Judge Sutton graduated in 1868 from Washington and Jefferson College, Cannonsburg, PA and married Miss Agnes Black June 8, 1868. She was the daughter of John E. Black, banker of Cannonsburg and treasurer of Washington and Jefferson College. They moved to Utica, NY in 1869 where Judge Sutton practiced law and was elected County Judge of Oneida County, NY in 1880 for a six-year term. At the end of this term he looked west to buy a ranch and stock it with the best breeds of livestock (Wilson 1901). Judge Sutton's brother, Thomas Sutton, also was interested in purchasing land and in 1886 Thomas, his wife and Charles, 17-year-old son of Judge Sutton, came to Russell, KS to view available land. From this survey, Judge Sutton purchased the Rutger's ranch, 725 acres a mile northwest of Russell, Kansas, and moved to this location with his family in 1887. This was hilly land most suited for cattle grazing but 325 acres were tillable and rye, barley, oats and potatoes were raised. In 1895, the year before Walter started college there were 10 horses, 2 mules and 8 milk cows on the ranch (Russel County Historical Museum). Thomas Sutton bought land north of the Rutger's ranch; near the present town of Paradise that became know locally as the Sutton ranch.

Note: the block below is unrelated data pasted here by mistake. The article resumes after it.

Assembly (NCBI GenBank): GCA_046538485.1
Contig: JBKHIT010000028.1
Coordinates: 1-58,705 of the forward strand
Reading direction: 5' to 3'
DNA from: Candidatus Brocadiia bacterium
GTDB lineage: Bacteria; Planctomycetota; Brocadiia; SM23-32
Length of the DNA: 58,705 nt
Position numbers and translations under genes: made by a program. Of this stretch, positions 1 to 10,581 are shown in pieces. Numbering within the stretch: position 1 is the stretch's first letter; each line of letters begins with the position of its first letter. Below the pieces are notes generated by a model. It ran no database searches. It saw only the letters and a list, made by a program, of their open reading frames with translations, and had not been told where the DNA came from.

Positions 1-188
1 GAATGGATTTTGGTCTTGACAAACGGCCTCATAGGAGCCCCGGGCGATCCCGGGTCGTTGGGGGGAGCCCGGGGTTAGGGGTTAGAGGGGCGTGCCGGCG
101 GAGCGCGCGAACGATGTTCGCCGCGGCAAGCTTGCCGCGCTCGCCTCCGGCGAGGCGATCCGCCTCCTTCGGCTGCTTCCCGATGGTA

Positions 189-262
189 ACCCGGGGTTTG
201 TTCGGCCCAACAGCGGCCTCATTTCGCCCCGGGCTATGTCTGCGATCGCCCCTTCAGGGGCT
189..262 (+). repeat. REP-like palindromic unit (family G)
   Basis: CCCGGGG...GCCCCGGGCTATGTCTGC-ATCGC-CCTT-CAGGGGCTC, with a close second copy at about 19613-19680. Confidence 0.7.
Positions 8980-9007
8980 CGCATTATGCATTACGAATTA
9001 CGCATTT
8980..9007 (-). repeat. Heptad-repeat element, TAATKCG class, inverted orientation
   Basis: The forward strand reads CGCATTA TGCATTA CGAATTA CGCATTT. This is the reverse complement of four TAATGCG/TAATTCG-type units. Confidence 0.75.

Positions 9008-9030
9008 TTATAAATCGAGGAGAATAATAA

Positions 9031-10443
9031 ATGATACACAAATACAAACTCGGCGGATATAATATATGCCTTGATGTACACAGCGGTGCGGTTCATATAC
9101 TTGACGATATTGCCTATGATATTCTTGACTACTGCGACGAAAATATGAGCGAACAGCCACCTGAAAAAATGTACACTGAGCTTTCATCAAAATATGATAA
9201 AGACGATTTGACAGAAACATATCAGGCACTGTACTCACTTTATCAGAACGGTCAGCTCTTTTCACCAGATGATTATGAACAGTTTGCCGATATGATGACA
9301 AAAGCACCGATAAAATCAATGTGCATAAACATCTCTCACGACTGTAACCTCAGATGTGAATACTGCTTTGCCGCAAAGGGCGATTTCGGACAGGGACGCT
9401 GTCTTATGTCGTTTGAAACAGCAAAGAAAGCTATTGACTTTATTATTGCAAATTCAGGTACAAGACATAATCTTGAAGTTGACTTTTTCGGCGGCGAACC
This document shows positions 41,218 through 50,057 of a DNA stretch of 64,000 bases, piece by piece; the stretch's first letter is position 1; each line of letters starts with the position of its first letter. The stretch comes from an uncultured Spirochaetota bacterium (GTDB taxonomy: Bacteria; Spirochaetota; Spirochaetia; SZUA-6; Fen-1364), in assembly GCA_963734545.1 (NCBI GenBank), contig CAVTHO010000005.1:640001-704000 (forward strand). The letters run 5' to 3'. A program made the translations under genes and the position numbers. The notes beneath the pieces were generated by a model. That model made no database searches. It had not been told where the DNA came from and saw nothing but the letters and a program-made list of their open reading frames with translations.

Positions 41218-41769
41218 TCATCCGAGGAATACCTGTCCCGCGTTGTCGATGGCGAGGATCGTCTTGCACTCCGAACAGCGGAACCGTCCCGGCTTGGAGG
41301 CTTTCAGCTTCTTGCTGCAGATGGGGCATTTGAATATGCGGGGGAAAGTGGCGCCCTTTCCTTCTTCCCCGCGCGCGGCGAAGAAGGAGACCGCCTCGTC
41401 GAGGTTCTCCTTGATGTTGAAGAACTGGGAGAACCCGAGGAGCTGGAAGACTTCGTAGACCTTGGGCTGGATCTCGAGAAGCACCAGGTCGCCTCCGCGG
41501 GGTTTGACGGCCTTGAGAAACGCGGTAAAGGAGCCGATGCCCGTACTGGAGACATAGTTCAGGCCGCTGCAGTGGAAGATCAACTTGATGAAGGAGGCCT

A few years after moving to Russell, Judge Sutton resumed his law practice and because of his ability as a public speaker he was in demand for political campaigns. In 1894 he was elected to Legislature and served on several state boards and in 1897 moved to Kansas City, KS to devote full time to the practice of law. His older sons, Charles and James, remained on the ranch. Later, James attended college at Kansas State at Manhattan, KS and was in business in Harper, KS. Charles moved to Lawrence, KS and later, to Denver, CO. Walter and his brother, Will, were at the University of Kansas at the same time. After graduating from the University of Kansas in 1899, Will went on to law school at the university and later went into partnership with his father in Kansas City, KS. He left the partnership to become counsel for the Prairie Oil and Gas Co. in Eastland, TX. Everett (Buzz) was the youngest son and was born in Russell in 1889. He moved with his parents to Kansas City, KS where he went to high school. He attended the University of Kansas and was involved in the oil business in Independence, KS before moving to California.